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Collaborative working within Transforming Care

Ashleigh Fox, Transforming Care Director, Catalyst Care Group

Ashleigh Fox, Transforming Care Director, Catalyst Care Group

Collaborative working within Transforming Care involves professionals across a range of disciplines working together to plan, implement and provide care and support for individuals who might have acquired challenging reputations. Alignment and integration are essential for improving outcomes for people, as well as significantly speeding up the discharge process – especially for people who have been detained in hospital for extended periods of time.

Some of the barriers to integration might be:

  1. Lack of communication and information sharing: Communication is key when working with people, especially when so many variables need to fall into place to facilitate a complex transition. It is important to adopt and use the same terminology, ensure professionals are working together wherever possible, and to facilitate faster information sharing to avoid unnecessary delays in care or treatment.


  1. Knowledge boundaries and silos: There are so many different professionals in our sector, and reluctance to cross boundaries or think creatively might hinder efforts to support faster discharges and care implementation. As leaders, it is important to give our teams the flexibility to think freely to make things happen.


  1. Resistance to change: As humans we all find change difficult, but reluctance to change our ways of working to align with wider systems can impede high quality care being delivered on the front line. This tension creates conflict, leading to reduced collaboration – a mindset shift towards working for the individual (and greater) good needs to be adopted and it is our role to support our people towards this.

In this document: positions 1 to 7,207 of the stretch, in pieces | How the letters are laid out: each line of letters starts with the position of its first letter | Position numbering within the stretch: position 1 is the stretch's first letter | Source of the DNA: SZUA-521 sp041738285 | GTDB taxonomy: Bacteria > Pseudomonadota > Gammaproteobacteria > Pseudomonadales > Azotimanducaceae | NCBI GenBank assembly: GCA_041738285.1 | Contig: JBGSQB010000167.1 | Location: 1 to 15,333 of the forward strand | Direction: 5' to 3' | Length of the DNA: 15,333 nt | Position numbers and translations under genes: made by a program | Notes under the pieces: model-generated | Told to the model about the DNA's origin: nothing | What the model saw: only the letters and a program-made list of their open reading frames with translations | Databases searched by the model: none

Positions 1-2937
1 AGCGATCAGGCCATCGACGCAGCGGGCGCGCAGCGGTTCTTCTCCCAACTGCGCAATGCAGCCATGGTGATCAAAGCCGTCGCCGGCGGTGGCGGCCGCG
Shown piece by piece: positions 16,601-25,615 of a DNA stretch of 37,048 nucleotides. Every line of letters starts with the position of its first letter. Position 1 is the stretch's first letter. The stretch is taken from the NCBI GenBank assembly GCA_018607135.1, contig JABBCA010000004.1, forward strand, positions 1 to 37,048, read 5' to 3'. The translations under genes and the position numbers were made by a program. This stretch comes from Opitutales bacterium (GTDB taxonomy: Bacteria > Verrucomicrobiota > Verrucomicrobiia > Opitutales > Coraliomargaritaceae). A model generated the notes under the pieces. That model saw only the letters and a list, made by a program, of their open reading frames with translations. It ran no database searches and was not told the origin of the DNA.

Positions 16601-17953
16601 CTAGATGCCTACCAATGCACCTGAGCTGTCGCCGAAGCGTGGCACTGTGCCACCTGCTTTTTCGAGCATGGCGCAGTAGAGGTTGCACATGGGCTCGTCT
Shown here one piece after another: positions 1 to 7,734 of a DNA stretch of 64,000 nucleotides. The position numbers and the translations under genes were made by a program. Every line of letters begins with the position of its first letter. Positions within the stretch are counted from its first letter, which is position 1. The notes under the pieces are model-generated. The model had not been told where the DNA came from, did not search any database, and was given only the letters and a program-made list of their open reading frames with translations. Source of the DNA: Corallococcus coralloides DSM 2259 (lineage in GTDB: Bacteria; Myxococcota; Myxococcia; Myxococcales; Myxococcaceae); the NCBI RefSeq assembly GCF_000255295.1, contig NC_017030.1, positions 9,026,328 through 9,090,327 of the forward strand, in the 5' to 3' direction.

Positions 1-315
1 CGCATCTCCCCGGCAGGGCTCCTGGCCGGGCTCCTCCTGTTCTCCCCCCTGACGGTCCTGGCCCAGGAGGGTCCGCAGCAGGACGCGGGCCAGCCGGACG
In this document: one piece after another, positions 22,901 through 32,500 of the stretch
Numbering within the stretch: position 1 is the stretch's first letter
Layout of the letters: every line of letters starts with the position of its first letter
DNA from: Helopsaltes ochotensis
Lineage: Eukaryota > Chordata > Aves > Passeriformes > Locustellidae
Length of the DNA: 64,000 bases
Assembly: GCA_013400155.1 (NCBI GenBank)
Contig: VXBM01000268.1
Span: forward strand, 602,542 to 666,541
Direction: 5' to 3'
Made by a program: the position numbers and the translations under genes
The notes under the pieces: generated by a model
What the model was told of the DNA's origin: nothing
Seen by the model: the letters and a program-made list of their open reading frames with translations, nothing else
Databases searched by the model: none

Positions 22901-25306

1. Lack of trust: True integration requires trust and mutual respect between people. However, often people have various levels of experience, training, and exposure to the sector, and this could result in power dynamic differences. It is important to open lines of communication between all stakeholders, explaining we are all starting from the same baseline, and that every stakeholder has an equal voice.


  1. Resource constraints: The biggest issue in our health and social care sector is a lack of resource across the board. Limited funding and staffing play a huge part in challenging integration when working in community care. This leads to a lack of coordination, resulting in reduced quality of care and poorer outcomes for people. As leaders, we should work to recognise this from the outset, and ensure we are there for our people, serving their needs and supporting wherever possible. This is an issue that is not going anywhere fast, and yet it is critical for people to get the support they need.

Addressing these barriers requires a real-time, concerted effort from everyone involved to make impact one person at a time. At a higher level, we know policymakers need to address these things head on, but we know that will not give us immediate results.

One concept to consider is Edmondson’s “teaming.”  Oftentimes, as professionals we are responsible for a significant group, or caseload, of people and we need to work with different professionals to make change happen, forming squads, or “small teams on the fly” where outcomes need to be met in short spaces of time.


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